One of the best classes I took recently was one that inspired action on my part. It wasn’t a three-hour CE class, but a workshop covering networking techniques and how to effectively use LinkedIn to build your circle of influence. The content was taught by Peter Pasternack with great enthusiasm and passion. He provoked everyone in attendance to get off their duffs and do something. Here’s what to do – now go do it!
AA: Finally, say an agent uncovers structural issues with a listing during the inspection process; what is your advice for them?
ST: Regarding sellers – if I could, I’d like to back up for a moment to the pre-listing period. I’ve met a number of proactive seller’s agents who, during the time period where they are preparing the home and homeowner to list the property, do several key tasks to best position the property for sale. For example, in the pre-listing period, they may perform a market analysis to determine appropriate pricing; they may stage the property so it shows well; and some seller’s agents even invest in a pre-inspection before listing the property. A pre-inspection can be a very useful tool to help bring attention to both the seller and seller’s agent what potential issues may arise when buyers begin view the property.
If a pre-inspection uncovers a structural issue, the seller has time to evaluate the options up front. I would recommend that the seller have a reputable foundation repair contractor take a look at the structural problem, provide options for repair and, of course, an estimate for the work. If the seller decides to move forward with the work, the repair can be a selling feature for the home, provided it has a nationally-backed, life-of-the-structure warranty that will be transferred to the buyer at closing; that will provide an invaluable piece of mind to the buyer.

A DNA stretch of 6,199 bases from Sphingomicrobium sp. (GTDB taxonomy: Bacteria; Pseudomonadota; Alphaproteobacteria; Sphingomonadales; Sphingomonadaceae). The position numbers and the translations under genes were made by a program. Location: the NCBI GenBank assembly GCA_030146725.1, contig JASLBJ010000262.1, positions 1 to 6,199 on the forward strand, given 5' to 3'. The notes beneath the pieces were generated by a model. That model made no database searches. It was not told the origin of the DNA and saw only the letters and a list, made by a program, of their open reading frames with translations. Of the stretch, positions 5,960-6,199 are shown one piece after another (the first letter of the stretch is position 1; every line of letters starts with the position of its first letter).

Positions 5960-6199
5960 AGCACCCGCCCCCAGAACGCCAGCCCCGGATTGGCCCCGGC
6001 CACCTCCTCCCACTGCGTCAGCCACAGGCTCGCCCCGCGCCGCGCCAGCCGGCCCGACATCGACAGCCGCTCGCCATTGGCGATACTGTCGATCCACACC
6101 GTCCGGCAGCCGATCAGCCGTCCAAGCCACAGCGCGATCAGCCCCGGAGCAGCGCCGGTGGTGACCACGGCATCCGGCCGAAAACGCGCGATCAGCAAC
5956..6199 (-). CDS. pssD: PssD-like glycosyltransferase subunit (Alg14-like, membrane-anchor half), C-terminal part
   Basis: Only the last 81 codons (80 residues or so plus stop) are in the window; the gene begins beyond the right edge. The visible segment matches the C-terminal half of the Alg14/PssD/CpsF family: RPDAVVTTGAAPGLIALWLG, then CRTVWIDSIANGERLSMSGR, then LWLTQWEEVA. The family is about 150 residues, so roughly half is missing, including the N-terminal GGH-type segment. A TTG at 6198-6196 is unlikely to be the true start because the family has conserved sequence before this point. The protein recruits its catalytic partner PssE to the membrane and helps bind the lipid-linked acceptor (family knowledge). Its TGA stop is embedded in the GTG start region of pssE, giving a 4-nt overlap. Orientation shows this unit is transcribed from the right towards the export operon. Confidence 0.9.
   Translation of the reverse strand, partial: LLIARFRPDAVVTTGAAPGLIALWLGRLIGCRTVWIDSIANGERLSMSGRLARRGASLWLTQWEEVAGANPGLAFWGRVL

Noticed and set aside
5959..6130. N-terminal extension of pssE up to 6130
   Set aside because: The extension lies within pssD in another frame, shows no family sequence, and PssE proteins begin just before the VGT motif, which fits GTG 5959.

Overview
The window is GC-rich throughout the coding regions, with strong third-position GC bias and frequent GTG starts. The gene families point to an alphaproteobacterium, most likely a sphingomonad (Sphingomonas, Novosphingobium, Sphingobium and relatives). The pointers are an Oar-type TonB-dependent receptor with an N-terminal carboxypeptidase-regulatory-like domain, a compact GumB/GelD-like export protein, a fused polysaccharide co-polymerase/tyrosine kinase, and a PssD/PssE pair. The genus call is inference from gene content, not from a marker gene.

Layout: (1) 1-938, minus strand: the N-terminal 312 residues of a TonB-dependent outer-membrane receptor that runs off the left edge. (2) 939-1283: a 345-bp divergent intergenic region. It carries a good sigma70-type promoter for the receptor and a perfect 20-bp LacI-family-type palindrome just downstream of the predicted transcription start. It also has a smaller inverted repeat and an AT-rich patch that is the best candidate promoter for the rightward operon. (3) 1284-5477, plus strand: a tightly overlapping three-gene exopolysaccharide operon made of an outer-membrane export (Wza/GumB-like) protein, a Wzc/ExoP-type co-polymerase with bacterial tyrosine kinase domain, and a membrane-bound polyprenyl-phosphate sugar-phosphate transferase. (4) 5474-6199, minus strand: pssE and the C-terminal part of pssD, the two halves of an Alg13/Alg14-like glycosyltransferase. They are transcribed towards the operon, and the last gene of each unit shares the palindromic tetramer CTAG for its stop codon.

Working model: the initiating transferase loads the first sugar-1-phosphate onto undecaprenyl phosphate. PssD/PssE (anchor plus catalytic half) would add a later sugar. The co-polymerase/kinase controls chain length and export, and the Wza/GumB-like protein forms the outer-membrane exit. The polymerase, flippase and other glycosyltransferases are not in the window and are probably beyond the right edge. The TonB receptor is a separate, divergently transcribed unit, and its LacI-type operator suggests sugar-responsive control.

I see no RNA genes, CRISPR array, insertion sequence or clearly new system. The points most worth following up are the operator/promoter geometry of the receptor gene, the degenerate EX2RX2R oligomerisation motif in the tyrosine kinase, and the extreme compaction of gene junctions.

If the seller decides not to do the work, at least they’ll know what is involved with the repair, and will have hard numbers in hand to support future negotiations with a buyer.
Regarding buyers – when a structural problem arises during the home inspection process, oftentimes it can be a deal killer. Such problems are not to be taken lightly; however, such problems do not have to kill your deal. They are simply a repair issue, like a leak in the roof or broken HVAC unit. Structural problems can be fixed. In fact, a property with a foundation problem may even be an opportunity for a buyer.
What if you find the perfect property for your buyer, but it just happens to have a foundation problem? Because of that problem, the house is stigmatized, and as a result, the property has been sitting on the market for a while and the seller has had no offers on the table. If you can negotiate the price of the property, get a significant discount and fix the problem for less then what the property was discounted, the seller can come out ahead. I’ve seen it done many times. It all depends on the comfort level of the buyer and buyer’s agent. The more you know about foundation problems and how to fix them, the more comfortable you’ll become navigating those types of scenarios. You don’t have to always walk away from those homes if you know what your options are.